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Back in England, Fishing day #2: Trying for even bigger fish in a different spot

Posted by on February 17, 2019

The trout were sure a bit more active in the biting department during this time period which was a nice boost to the fisherman ego. It was a turnaround from what it was two months ago when it was just cast after cast after cast and just getting a few bites and 2 lands. Due to the cold weather spells in England and in general for all of Europe (mostly), the fishing targeting had to be aimed at other locations in order to get more willing biters. That’s the great thing about fishing due to the constraints fishermen are given – if the fish are not biting then different tactics should be utilized in order to get fish to respond. It almost reminded me of the time that I went piranha fishing in Peru – had to use a different rod, line, and method of fishing to hook those fish up. Once I was able to get the fishing motion down, I started catching those red-belly piranhas over and over again with no problems. Just needed to get over the learning curve hump.

Compared to the previous day’s fishing success (and over the past year), I had the thirst for some massive big trout since I’ve caught quite a bit of them in the 1-3 pound category mostly. I’ve caught a few big ‘uns here and there in the past with double-digit fish such as the Lingcod in California, Yellowfin Tuna and Dorado (and probably Pargo) in Mexico but gosh, I need to break some weight scales somewhere for the trout. And I wanted to do in somewhere in Europe if possible. Well, I got my wish as the fishing gods listened to my pleas but I better be damn ready for it because the gods weren’t going to give me a second chance, period.

fishing with fly line rod hook la pesca con la mosca en Inglaterra

Another day, another chance for a big fish.

So instead of going to the usual places that I know there are fish (but likely to be smaller), a new destination was required. By going to this unknown area, there’s always that fascination and new expectations, kind of like getting a brand new toy that’s never been seen or played with. At first, it was the “ahhs” and “oohs” and then they quickly turn into, “What the hell is going on? I cast that perfectly!” I admit that I was going through the same emotions and after about 15-20 casts, I got a big hookup! It was a rainbow trout and it was a brute. Compared to the smaller trout that I’ve caught taking me at most a minute or two, this was a monster, a double-digit trout, requiring several minutes of going back and forth – I would see the fish up-close and then it would take off. I see it up-close and it was gone again.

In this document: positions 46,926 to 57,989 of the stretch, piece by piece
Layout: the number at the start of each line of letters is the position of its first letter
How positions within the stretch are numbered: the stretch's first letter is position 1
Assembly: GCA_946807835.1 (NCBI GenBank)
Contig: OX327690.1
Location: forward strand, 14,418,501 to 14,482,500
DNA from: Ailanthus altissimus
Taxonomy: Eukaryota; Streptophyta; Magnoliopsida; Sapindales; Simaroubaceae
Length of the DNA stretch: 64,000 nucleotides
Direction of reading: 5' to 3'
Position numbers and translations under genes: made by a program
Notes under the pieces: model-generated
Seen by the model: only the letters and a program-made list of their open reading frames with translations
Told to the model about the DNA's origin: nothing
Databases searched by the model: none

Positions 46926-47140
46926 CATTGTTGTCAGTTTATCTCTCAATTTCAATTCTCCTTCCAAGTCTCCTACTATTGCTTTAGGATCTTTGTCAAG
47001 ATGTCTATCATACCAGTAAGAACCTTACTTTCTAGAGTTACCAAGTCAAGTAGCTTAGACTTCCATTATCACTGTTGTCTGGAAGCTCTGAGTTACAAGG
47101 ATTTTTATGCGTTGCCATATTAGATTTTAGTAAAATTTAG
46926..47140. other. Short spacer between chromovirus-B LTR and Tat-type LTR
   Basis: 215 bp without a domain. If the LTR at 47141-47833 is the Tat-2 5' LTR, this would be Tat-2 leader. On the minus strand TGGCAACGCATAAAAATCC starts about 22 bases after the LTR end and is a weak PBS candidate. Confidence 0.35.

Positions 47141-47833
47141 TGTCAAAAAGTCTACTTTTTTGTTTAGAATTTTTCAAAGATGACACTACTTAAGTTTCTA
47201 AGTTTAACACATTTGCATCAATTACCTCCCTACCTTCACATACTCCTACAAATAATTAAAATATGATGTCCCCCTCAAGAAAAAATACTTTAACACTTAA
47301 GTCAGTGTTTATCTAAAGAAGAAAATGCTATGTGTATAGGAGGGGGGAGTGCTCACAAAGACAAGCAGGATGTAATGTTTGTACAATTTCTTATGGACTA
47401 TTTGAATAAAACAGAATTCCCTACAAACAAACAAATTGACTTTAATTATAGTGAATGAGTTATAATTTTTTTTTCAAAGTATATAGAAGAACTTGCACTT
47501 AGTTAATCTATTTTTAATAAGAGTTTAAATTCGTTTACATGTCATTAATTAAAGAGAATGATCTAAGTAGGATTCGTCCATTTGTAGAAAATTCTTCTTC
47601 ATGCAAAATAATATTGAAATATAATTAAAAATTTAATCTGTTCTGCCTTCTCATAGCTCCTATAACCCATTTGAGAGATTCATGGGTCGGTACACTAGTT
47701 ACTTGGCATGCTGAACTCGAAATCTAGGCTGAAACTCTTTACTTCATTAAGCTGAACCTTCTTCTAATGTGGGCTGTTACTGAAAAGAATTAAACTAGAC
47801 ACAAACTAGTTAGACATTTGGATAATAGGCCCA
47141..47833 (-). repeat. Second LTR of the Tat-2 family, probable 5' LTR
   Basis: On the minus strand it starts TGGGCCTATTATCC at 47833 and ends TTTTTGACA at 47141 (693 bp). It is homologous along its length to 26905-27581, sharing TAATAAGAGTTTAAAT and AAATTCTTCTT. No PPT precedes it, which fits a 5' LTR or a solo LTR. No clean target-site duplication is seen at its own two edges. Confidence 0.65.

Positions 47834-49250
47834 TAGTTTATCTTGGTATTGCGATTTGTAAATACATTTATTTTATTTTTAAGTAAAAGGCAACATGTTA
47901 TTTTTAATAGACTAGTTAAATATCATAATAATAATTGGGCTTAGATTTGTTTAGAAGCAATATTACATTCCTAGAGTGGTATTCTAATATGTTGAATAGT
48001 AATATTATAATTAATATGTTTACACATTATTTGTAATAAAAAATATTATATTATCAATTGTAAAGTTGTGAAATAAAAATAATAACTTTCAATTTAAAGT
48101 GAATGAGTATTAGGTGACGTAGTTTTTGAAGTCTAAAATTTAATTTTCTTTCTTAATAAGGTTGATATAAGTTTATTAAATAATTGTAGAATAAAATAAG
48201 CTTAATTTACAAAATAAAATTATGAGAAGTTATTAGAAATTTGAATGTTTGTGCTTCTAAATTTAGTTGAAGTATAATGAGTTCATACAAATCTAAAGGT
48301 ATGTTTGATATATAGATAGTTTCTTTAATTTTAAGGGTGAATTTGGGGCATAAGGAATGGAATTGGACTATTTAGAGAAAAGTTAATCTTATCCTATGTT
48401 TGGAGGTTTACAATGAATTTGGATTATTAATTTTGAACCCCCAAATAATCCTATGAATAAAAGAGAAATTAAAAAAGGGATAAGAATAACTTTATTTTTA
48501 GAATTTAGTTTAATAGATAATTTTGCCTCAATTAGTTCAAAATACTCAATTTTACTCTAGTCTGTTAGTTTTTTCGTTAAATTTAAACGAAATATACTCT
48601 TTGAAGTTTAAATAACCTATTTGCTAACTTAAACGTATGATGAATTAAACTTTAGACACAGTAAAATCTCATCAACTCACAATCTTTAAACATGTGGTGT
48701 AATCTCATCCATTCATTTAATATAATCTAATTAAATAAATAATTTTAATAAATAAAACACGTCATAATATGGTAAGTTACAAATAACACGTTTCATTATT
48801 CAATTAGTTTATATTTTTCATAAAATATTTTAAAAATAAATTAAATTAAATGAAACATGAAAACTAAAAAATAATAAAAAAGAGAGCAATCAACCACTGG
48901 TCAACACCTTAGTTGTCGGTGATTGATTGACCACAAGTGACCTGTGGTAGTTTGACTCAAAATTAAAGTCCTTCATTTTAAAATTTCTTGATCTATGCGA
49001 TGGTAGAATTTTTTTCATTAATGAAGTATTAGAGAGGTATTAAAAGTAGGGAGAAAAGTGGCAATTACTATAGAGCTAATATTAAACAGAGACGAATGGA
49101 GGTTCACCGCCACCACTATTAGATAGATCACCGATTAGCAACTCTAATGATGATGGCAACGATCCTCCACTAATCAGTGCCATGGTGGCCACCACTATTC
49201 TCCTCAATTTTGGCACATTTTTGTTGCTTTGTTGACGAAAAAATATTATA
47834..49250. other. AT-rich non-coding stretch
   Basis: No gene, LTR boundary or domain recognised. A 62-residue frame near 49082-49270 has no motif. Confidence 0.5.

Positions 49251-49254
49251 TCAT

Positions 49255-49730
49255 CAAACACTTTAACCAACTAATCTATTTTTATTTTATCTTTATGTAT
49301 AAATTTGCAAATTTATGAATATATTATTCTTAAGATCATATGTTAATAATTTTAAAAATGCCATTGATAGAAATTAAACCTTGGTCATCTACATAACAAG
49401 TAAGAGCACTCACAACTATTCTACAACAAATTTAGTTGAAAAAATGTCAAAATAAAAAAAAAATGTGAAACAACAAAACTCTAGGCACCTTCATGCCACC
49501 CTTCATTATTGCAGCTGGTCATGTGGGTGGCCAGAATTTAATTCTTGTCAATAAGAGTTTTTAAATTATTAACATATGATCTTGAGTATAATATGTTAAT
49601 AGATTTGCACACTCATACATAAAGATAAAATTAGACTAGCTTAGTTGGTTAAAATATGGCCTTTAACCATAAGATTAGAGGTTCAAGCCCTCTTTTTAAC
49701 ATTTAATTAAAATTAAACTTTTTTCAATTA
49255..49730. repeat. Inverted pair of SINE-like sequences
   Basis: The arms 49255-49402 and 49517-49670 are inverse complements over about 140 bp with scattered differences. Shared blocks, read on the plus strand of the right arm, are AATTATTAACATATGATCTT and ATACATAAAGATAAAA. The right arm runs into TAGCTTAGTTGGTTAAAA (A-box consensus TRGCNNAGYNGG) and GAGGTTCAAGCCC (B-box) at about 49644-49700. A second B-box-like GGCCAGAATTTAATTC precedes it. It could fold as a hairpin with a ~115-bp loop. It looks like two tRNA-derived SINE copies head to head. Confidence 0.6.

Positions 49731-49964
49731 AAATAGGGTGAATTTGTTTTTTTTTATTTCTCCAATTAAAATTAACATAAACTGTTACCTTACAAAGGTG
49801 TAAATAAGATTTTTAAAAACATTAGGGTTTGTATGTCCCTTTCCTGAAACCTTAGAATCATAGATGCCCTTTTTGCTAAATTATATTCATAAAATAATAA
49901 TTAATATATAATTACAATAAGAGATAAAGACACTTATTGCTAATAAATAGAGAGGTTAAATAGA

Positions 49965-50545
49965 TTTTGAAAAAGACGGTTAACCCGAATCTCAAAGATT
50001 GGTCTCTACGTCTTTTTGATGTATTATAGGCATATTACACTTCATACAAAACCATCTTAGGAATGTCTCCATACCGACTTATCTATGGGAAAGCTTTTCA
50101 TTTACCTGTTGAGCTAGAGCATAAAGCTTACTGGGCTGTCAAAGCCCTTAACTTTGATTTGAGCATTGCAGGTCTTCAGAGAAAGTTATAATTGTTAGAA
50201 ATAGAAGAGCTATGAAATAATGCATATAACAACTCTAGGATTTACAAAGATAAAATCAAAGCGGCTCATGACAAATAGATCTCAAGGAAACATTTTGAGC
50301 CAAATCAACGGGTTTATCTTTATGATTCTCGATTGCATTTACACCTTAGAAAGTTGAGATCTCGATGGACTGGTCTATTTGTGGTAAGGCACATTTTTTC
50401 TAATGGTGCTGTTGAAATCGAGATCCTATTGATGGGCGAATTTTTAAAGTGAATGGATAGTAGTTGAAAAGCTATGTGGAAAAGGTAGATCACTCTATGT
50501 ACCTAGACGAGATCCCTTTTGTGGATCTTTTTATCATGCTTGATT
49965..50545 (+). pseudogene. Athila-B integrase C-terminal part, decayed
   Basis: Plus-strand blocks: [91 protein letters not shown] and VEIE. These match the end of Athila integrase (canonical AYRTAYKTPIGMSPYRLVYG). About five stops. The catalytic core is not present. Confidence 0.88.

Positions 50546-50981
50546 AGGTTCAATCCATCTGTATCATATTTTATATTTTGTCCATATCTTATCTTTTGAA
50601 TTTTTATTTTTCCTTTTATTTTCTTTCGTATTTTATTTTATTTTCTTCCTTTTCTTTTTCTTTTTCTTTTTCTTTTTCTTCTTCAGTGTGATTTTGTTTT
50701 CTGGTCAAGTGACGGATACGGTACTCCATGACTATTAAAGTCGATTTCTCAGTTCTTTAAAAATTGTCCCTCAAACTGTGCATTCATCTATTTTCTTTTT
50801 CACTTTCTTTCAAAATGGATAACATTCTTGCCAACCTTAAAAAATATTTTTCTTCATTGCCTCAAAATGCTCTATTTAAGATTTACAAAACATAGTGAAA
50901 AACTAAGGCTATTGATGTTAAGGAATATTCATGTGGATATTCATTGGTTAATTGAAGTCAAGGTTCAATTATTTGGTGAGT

After getting tired out, I was finally able to land the fat slobber of a rainbow trout which after weighing it, showed its true colors of being a 12 pounder (almost 5.5 kg)! This was my first 10+ pound trout in a long time so it was quite unreal to get such a big fish. I think the last time was either the Steelhead or the Brown Trout, both caught via fly fishing in New York. The closest trout to that weight range had to be a brown trout around 6 pounds that I caught a few months earlier in England.

12 pound 5.5 kg trout trucha arco iris uk england reservoir trout hatchery fishery

Finally! A trout in excess of 10 pounds! It took awhile so it felt great to finally land one after several years of not getting one. Just look at how big that fish is in my hands compared to the smaller ones that I’ve had in recent past!

pellet pig eating trout cast and catch fish trout fatty gordo pez

You can easily see that it’s a big fish just by looking at its gut. It has a beer belly for crying out loud! Or more like eating too much fast food and not enough swimming around.

The fishing gods listened to me! Unfortunately, that was the only time that the gods listened. But that’s okay. Beggars cannot be choosers and they listened to me once so I cannot waste the good opportunity or relishing such a biggun’ fish!